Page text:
Four score and seven years ago our fathers brought forth on this continent, a new nation, conceived in Liberty, and dedicated to the proposition that all men are created equal.

Now we are engaged in a great civil war, testing whether that nation, or any nation so conceived and so dedicated, can long endure. We are met on a great battle-field of that war. We have come to dedicate a portion of that field, as a final resting place for those who here gave their lives that that nation might live. It is altogether fitting and proper that we should do this.

But, in a larger sense, we can not dedicate—we can not consecrate—we can not hallow—this ground. The brave men, living and dead, who struggled here, have consecrated it, far above our poor power to add or detract. The world will little note, nor long remember what we say here, but it can never forget what they did here. It is for us the living, rather, to be dedicated here to the unfinished work which they who fought here have thus far so nobly advanced. It is rather for us to be here dedicated to the great task remaining before us—that from these honored dead we take increased devotion to that cause for which they gave the last full measure of devotion—that we here highly resolve that these dead shall not have died in vain—that this nation, under God, shall have a new birth of freedom—and that government of the people, by the people, for the people, shall not perish from the earth.

Note that the standard text of the Address is just a close approximation of what he said on that day. Because of Lincoln's propensity for editing and re-editing, and because he was also open to improvising a bit on the fly, there are at least half a dozen different transcriptions of the speech, each with slight variations. Since the technology to record voice wouldn't be invented until 1877, by the aforementioned Mr. Edison and his team, there's no way to verify precisely what was said on November 19, 1863.

As readers may well know, the crowd's reaction to the speech was muted. It was hard to hear Lincoln, and the Address was short enough that some people didn't fully realize he had commenced speaking until he was almost done. Even though Lincoln had a well-rehearsed habit of speaking slowly, he was still only at the podium for 2 minutes. Famously, the President thought he'd blown it, describing his performance as a "flat failure." However, the guy best suited to evaluate a speech like this, and the guy in the best position to actually hear Lincoln, was Everett. And his review was: "I should be glad, if I could flatter myself that I came as near to the central idea of the occasion, in two hours, as you did in two minutes."

Everett had the right of it, of course. Rhetorically, you're seeing a master craftsman at work when you read that speech. Intellectually, the Address is a brilliant fusing of the ideas of the Declaration of Independence and the Emancipation Proclamation. No longer is the goal of the war to restore the country as it was. It is to secure a "new birth of freedom"—that is, a country that actually lives up to the notion that "all men are created equal"—white and Black. Lincoln never publicly advocated for full racial equality, which would have been impractical for a politician of national stature. We'll never know for sure what he felt in his heart of hearts, but later in the war, he did publicly endorse citizenship for Black veterans.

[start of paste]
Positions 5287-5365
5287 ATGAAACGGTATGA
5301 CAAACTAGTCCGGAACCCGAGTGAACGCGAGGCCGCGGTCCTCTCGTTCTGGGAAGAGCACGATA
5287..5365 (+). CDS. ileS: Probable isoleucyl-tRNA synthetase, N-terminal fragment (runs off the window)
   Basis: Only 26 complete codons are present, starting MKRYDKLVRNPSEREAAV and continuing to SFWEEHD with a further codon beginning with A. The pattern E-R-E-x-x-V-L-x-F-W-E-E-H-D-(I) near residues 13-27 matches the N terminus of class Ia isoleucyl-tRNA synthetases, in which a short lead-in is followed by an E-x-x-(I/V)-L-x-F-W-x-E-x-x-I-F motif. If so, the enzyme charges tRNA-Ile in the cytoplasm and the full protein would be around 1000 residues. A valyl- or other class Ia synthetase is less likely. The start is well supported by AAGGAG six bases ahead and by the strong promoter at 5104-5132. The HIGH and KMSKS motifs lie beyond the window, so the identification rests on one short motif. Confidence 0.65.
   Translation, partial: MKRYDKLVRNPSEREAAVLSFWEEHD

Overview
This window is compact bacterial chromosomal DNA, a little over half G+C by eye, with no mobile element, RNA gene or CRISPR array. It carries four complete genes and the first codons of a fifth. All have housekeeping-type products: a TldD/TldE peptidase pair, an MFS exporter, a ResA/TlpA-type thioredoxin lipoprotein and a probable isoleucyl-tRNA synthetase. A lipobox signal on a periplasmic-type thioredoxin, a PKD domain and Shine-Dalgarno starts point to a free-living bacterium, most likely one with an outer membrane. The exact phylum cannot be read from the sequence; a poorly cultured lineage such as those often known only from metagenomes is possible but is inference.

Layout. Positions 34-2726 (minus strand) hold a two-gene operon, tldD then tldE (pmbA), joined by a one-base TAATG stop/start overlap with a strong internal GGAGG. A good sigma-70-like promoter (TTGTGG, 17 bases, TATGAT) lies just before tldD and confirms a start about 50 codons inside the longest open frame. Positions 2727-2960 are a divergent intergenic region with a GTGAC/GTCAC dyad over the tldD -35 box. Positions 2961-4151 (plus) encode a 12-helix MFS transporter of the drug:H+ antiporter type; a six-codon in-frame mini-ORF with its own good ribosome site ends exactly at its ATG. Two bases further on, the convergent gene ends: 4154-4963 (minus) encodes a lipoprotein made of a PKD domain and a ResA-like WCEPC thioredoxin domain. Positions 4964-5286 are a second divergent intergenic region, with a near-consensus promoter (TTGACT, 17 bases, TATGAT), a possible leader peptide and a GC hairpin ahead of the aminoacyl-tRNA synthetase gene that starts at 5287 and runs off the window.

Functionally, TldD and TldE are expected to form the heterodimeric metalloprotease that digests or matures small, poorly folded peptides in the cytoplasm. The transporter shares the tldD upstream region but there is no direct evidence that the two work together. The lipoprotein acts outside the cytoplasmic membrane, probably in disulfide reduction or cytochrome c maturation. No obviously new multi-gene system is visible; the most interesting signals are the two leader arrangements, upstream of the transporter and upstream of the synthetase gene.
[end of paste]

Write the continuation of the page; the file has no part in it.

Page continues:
That Lincoln was not a proto-Martin Luther King Jr., and could not possibly be given his political context, should not obscure how bold the Gettysburg Address really was. Not only is Lincoln calling for unity, he's including Black Americans (and, by extension, other non-white Americans) in that call. We're not trying to be hagiographic here, but it's one of the boldest and most radical speeches, relative to the era, that a U.S. president has ever delivered.

And guess what? The reviews were stellar. Oh, there were certainly Lincoln-hating newspapers that would have panned the speech even if it was, well, the Gettysburg Address. But beyond those, the President was heaped with much praise, as editors across the country recognized the historic nature of the occasion. The Union's war effort got a shot in the arm just when it most needed it, and that was the bridge to calling Ulysses S. Grant east (March 2, 1864), and then the commencement of the Eastern and Western military campaigns that would bring the Confederacy to its knees, with the South's fate effectively sealed on Sept. 2, 1864, just less than a year after the Address.

There is much in this narrative that is, by all indications, anathema to the people who lead the modern Republican Party, including respect for knowledge and education and expertise, willingness to put in the hard work of governing, an interest in national unity (recall that in addition to the general theme of the speech, the key players in the story were a Republican, a Democrat and an independent), and the notion that "unity" and "freedom" include all Americans and not just some. Meanwhile, perhaps telling this story helps shed a small amount of light on the challenges that Joe Biden faces as he wrestles with Ukraine/Israel, and as he tried to find just the right words to rally the American public to his banner.

One last note: This post is already really long, and the Gettysburg Address is arguably the greatest political quote ever uttered. What else can stand up to it? So, we'll run another set of quotations on Tuesday.

Have a good weekend, all! (Z)

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---The Votemaster and Zenger